by Kaity Gage, design editor
Sometimes in life you just have to “Be Your Own Sunshine” or “Always Find Your Rainbow” to lift yourself out of darkness, and other times you have to force yourself to keep “Eating Your Humble Pie.” That is exactly what the class of 2018 is doing by finding a metaphor related to their experiences during childhood, adolescence, or young adulthood and writing about the strength and wisdom they have gained from it.
The seniors were given the “This I Believe” personal essay assignment by senior English teacher Mr. William Hetrick. It involves writing a 500 to 600 word essay about an experience that has changed their lives for the better. The title of the essay is a metaphor that has an overarching theme, and some of the seniors have been very creative with their writing. Themes range from death and depression to picking the right path for yourself or remembering that love will always win.
Many of the seniors have deep-rooted connections to their essays. Taylor Schultz wrote her essay with “Be Your Own Sunshine” as her metaphor. In it she shares that no matter what is going on in your surroundings, you have to allow yourself to be a “glass half full” individual. She starts her narrative referencing Vincent Van Gogh swallowing yellow paint to try and paint his insides happy, but ultimately, each person has to create that happiness for herself. “It’s something that I think about a lot and I don’t really get to share it with anyone, but this project gave me the chance to write about it,” Schultz said.
Wesley Fleischer, who will be enlisting in the Army, used this opportunity to write about his grandfather, who was diagnosed with terminal cancer. Fleischer had not talked much about experiencing his grandfather’s death until he wrote “I Just Had to Try.” He took his moment to completely process everything that he has dealt with from the passing. “It made me feel better to share with the world what great things my grandfather did,” Fleischer said.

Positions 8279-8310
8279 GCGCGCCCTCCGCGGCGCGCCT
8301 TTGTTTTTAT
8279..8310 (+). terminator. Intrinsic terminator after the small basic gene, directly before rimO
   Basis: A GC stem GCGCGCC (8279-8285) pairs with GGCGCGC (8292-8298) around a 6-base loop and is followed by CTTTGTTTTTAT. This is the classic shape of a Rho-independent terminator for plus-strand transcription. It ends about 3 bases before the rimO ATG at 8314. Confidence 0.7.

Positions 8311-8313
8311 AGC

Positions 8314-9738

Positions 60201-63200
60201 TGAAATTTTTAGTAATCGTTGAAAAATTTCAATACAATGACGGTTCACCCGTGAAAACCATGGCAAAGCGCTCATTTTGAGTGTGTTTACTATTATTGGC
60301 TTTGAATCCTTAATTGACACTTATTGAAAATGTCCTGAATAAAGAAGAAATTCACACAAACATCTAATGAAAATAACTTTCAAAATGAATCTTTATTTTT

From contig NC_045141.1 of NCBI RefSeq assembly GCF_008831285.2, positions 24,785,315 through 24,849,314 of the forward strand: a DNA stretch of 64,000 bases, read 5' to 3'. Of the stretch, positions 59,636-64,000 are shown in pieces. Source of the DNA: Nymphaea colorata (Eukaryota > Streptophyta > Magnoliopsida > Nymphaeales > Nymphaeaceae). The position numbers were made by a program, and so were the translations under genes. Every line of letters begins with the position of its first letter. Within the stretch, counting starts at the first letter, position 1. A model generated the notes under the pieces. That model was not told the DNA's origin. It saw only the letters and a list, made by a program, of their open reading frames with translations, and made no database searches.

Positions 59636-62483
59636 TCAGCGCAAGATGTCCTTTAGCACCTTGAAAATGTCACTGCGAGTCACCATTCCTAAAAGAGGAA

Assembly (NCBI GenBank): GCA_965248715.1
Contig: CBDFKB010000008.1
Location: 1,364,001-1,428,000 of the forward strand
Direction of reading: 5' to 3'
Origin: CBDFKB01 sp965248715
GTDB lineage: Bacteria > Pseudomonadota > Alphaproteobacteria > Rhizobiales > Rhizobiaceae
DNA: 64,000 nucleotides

These essays have been written by people all over the world and they all give a message that states their mantra toward life. Famous individuals such as boxer Muhammad Ali, cellist Yo-Yo Ma, journalist Gloria Steinem, and Microsoft Corporation founder, Bill Gates, have all written “This I Believe” essays. Starting in 2005, a website was created for people to publish their essays as well as listen to an MP3 of them reading what they wrote. Unfortunately, new essays cannot be published to the This I Believe website any longer.
Still, eager to write, the seniors wrote about their mantras and Mr. Hetrick had all of them record what they wrote into an MP3, which will be accessible through QR codes. The QR codes are posted on the Panther Hallway bulletin board for students, faculty, and community members to scan and listen to what the seniors have to say. Each story is completely unique and offers a lesson to be learned.
Jenna Galt chose to write her essay “Always Finish the Song” to emphasize that you can never give up. “I know too many adults who wish they would have done things differently in their lives, and I’ve been trying to convince myself to not give up on going to college because I’m so nervous about it,” Galt said. She wants to use her message to push herself to pursue a degree in psychology. “I want to be a clinical psychologist and work with PTSD (Post Traumatic Stress Disorder) patients and/or kids who have been affected by substance abuse.”
Dominic Steiger wrote his metaphor “Penguins in the Mud” about his time on the football team. The essay includes a story about his football brothers and himself taking advantage of a gloomy practice with lots of rain to make themselves some literal mudslides. They chose to slide down the large hill behind the scoreboard as a way to remember that records are not important and to have some fun during a dreary season. Steiger said, “I believe in taking the little moments we’re given and making them memorable. Even if it’s as simple as that [the mud sliding].”
Reflecting on the impact of the assignment, Mr. Hetrick said, “I think seniors who are about to graduate have a lot to say and have developed powerful philosophies, and this is their outlet.” He also noted that it offered a chance for everyone in the class of 2018 to speak their minds and talk about what keeps them moving everyday.
To listen to the essays, visit the display in the Panther Hallway and use your iPad or phone to scan the QR codes.